The Challenge of Mathias's Language in The Interpreters

Mohamed Dellal, Mohamed I University, Oujda, Morocco

Note 3 to the author's "The Interpreters' Cultural Politics, Or Soyinka's Postcolonial Otherness"

We have to know that Mathias is the only uneducated character made to speak this language despite the fact that Dehinwa╣s mother and aunt, end Egbo╣s aunt have all had their speeches narratised for them by the narrating agent to cover up for the possible inaccuracies they may make. It is also possible to see this as an attempt to overcome the problem of having to further break down the language spectrum by bringing into focus another "mesolect" or "isolect" spoken in this multilingual Nigerian environment. By swinging between acrolect and basilect, Mathias would, then be an authentic "isolect" user, but rather a stereotypical case representative of a class of "overseers directing manual labor" in the Nigerian administrative job market; that is a class of Nigerians who have to rub their shoulders with the elite, and therefore, have to forge their way, linguistically, albeit in a distorted fashion. Mathias like a class of Nigerians, may have had some schooling or none at all; but he is supposed to understand the language that the likes of Sagoe (educated class) speak to him (Mathias has even to suffer long hours of "dirged" lectures on a topic on Voidancy of which he could not make heads or tails (see pp: 71-74).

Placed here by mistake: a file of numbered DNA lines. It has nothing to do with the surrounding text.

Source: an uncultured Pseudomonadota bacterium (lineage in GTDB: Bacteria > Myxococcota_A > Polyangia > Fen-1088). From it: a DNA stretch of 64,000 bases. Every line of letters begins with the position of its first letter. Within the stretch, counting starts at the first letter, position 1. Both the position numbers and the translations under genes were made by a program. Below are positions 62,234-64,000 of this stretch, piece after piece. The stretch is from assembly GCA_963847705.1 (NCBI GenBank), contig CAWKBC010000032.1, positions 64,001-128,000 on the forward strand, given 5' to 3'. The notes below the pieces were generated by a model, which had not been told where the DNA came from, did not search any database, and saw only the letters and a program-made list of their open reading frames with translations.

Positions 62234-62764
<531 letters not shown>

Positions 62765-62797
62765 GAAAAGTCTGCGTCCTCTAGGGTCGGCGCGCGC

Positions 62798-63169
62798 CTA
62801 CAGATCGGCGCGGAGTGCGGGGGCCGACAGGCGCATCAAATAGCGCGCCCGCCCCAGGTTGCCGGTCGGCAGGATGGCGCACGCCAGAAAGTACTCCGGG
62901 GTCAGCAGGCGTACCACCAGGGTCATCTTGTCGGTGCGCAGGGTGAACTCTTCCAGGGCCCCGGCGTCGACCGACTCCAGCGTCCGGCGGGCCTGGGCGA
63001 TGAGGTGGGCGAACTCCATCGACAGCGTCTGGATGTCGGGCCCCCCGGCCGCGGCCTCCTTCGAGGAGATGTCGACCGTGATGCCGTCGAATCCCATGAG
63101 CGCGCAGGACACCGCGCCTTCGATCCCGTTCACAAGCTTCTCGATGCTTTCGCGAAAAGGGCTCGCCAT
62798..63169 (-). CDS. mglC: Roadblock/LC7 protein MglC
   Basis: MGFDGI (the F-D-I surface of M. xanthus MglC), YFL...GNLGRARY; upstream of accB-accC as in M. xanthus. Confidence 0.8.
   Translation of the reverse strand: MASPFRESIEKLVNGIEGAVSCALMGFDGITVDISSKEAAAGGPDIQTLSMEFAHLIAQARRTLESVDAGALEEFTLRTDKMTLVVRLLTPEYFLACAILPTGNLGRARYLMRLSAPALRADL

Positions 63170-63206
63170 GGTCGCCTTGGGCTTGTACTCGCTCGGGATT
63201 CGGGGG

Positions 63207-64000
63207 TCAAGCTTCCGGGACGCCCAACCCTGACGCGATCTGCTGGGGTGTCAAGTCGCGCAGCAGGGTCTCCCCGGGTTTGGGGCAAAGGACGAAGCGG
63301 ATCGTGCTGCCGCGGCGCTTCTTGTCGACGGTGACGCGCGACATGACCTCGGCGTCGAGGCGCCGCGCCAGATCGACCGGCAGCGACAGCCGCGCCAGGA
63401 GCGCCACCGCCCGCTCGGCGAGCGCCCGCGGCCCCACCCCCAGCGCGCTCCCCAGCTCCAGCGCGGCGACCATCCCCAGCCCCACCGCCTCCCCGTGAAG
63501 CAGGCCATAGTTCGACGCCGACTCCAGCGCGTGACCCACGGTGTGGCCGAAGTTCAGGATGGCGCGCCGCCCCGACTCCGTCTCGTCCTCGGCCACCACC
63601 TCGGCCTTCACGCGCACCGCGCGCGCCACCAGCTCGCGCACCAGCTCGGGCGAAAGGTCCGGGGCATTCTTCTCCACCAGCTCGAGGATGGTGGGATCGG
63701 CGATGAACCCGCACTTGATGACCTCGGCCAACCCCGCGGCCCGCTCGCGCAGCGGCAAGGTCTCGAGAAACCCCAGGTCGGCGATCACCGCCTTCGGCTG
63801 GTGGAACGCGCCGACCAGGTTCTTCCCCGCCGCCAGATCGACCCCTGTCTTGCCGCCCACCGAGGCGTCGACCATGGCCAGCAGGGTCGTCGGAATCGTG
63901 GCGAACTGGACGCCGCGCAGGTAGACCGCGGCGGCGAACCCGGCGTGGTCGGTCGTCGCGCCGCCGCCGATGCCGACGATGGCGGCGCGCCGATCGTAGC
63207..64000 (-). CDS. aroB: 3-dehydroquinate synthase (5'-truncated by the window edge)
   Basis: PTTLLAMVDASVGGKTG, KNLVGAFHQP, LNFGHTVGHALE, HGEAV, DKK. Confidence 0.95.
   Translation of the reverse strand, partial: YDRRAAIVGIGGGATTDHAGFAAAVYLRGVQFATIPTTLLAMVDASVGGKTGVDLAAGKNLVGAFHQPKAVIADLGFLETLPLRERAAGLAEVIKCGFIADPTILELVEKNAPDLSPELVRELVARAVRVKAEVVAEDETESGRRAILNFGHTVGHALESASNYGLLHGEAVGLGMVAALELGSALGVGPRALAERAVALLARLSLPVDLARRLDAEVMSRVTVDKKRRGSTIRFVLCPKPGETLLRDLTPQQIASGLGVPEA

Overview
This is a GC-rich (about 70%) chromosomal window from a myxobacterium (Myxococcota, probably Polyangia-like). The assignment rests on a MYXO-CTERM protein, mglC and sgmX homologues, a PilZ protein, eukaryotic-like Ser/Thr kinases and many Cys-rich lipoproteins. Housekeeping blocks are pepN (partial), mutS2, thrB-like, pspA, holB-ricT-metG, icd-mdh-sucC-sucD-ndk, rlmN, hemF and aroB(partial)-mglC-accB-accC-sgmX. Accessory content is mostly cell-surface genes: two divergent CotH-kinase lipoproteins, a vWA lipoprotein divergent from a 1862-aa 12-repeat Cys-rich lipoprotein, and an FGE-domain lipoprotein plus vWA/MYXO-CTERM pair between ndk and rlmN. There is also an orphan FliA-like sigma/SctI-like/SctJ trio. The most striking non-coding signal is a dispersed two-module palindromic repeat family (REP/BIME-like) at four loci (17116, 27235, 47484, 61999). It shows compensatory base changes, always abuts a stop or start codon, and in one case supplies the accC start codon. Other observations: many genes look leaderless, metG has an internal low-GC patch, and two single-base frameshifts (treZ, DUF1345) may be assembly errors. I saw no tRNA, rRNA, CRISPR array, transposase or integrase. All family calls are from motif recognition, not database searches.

discourseov Casablanca Conference